Charlie Kennedy re-appeared just in the nick of time and whisked the two girls into a large yellow box with a surreal bird symbol on it. This, he explained, was the SLARDIS - Social, Liberal and Relative Democrats in Space. For some reason it was smaller inside than it looked from the outside and they all had to stand shoulder to shoulder.
After a weird sound like a political speech being given backwards at ten times the proper speed, it materialised and Charlie ushered his two guests out into a black, white and sepia world.
"What's goin' on?" asked Jemima.
"I'll need to leave you here," said Charlie. "You'll have de-plasticised by tomorrow morning. You'll need to take Patricia to somewhere quiet where she can rest."
"She's flippin' restin' now, ain't she? She's like a flippin' doll! When are you takin' us back home?"
"I'll take you back as soon as it's safe," said Charlie, looking more seriously than normal. "I must go. Just one word: don't trust Lord Ashdown. See you."
And he was off before Jemima could complain. The girl lifted her plastic friend (who was fortunately very light in her doll-like situation) towards the nearest settlement, which seemed to be a lot of tents with paintings on them and a man sitting in the middle making smoke signals with his fire.
As Jemima approached, she attempted to speak. No words came out of her mouth. She tried again.Nothing. However a big board appeared above her head. It read: "Excuse me, my friend and I are weary and seek shelter."
The man making the smoke signals smiled and mouthed at Jemima but no words came from his lips. Again a board appeared above his head.
"What is your head, oh pretty one?" said the board.
Jemima thought it weird that the board knew her thoughts - and could express them so much better than could she - but tried to answer in the usual fashion. Again she was silenced and the board appeared: "My name is Jemima and this is Patricia. Oh, please, please, won't you help us?!"
Jemima began to feel silly as she found herself placing her right arm melodramatically above her eyes and swooning on the floor.
Suddenly she found herself inside a tent wearing different clothes from the ones she'd had on that day. Patricia was lying on the bed with her fixed doll expression but with some slight movement in her hands detectable.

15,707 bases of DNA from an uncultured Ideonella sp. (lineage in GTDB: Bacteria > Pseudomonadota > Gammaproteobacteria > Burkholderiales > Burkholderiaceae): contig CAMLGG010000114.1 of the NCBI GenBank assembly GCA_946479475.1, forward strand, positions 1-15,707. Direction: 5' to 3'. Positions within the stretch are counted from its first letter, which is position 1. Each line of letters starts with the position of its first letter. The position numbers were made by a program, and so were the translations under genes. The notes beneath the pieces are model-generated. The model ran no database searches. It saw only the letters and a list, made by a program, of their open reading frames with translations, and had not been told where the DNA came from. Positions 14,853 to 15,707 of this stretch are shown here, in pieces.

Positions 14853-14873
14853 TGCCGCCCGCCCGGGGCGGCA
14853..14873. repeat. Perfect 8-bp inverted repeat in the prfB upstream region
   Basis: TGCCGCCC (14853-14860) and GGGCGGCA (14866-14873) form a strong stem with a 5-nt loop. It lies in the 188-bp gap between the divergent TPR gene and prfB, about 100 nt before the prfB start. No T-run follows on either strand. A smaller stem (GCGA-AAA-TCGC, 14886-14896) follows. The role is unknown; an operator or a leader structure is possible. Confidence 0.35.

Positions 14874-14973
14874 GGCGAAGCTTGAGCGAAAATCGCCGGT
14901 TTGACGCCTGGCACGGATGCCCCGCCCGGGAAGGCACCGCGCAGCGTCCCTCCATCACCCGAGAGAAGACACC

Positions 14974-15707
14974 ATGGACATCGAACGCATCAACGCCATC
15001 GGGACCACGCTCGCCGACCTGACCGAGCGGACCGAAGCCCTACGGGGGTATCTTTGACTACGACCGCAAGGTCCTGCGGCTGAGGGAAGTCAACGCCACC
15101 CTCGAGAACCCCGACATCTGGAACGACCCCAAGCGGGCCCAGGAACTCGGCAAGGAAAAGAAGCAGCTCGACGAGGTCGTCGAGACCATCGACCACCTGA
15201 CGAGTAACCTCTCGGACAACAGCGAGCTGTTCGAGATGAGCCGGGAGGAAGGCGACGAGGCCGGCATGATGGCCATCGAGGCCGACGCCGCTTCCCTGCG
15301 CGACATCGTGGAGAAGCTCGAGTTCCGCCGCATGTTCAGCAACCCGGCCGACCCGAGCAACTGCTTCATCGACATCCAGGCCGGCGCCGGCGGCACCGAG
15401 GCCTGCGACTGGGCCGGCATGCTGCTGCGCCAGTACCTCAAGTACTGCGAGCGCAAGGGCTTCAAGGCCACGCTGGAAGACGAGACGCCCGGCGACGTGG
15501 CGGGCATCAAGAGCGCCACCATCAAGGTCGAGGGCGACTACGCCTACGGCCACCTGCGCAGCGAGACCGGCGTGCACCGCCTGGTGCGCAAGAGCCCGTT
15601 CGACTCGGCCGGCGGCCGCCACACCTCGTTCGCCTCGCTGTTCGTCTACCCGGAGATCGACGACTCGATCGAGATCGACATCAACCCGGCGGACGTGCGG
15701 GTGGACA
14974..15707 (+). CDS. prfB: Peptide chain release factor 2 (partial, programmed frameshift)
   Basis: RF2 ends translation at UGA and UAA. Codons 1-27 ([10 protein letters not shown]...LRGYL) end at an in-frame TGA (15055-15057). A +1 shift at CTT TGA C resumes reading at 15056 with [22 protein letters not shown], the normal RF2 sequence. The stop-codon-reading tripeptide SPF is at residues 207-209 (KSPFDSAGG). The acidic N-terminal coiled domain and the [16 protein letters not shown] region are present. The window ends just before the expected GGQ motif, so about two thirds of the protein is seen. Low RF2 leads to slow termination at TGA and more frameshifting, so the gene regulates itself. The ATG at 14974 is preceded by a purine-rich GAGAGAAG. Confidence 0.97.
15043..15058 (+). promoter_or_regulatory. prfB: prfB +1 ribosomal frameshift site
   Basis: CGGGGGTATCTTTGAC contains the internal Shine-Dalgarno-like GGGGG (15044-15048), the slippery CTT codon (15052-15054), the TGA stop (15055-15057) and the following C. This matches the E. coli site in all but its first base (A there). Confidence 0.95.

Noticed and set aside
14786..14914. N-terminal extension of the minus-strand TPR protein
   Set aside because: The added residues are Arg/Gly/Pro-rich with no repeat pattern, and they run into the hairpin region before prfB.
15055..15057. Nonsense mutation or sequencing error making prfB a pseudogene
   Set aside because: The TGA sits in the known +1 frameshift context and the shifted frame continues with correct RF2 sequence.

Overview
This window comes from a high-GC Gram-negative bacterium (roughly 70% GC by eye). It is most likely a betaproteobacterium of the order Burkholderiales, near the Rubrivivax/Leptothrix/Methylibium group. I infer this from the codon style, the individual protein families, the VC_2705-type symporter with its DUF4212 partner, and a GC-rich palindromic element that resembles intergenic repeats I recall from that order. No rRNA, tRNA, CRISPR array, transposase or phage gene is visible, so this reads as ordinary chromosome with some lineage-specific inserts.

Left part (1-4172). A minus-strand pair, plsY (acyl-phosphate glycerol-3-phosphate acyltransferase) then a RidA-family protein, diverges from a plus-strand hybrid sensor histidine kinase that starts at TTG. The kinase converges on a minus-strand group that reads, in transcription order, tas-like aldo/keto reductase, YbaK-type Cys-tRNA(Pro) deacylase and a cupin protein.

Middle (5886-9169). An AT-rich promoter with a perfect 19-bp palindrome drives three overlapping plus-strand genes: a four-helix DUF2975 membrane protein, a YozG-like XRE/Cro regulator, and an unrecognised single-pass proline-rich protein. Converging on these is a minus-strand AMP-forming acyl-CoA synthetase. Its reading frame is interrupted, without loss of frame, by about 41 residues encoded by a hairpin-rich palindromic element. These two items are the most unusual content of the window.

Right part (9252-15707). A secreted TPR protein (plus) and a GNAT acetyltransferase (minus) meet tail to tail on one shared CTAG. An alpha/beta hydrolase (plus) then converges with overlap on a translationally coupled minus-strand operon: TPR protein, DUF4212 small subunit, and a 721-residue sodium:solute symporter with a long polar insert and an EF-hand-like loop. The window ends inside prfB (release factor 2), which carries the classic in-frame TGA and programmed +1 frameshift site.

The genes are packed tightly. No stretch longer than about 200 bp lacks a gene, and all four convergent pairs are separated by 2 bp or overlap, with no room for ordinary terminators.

Suddenly from outside there came a commotion. It sounded like someone hammering away on the piano. Jemima came to see what it was. It was two white men on horseback shooting everything in sight.
Jemima's native friend came to her in a panic. He opened his mouth and stared at her, waiting for her to read the large sign. It read: "We are heavily outnumbered. Go, save yourself!"
Jemima leapt up on a stallion. A board above her head proclaimed "I love you!"
She stole away into the night.
Unfortunately for her there was now a horse-drawn chariot after her.
She headed it off at the pass and even tried a few diversionary tactics. The sound of a piano tinkling noisily alongside it continued to go up in strength. She tried shooting towards the chariot; shouting towards it; leading it into a bog; nothing worked. Eventually it reached the exhausted girl and the owner dismounted and, leaning over triumphantly, addressed Jemima.
"Turned Injian, didn'tcha?" read the board above the man's head.
The man chose this moment to remove his Victorian American clothing. Underneath was a long coat which seemed to be bulging. It looked familiar somehow...
He then removed his hat and moustache. Jemima's eyes widened as she realised whom she was looking at.
She swore very colourfully but on this world there was no colour. There was also no sound other than the sound of the piano, which was building up to a loud, frightening crescendo at the moment.
The board which appeared above Jemima's head did not, however, show her swearing. Instead it showed what she had been thinking.
"Lord Ashdown?" it said.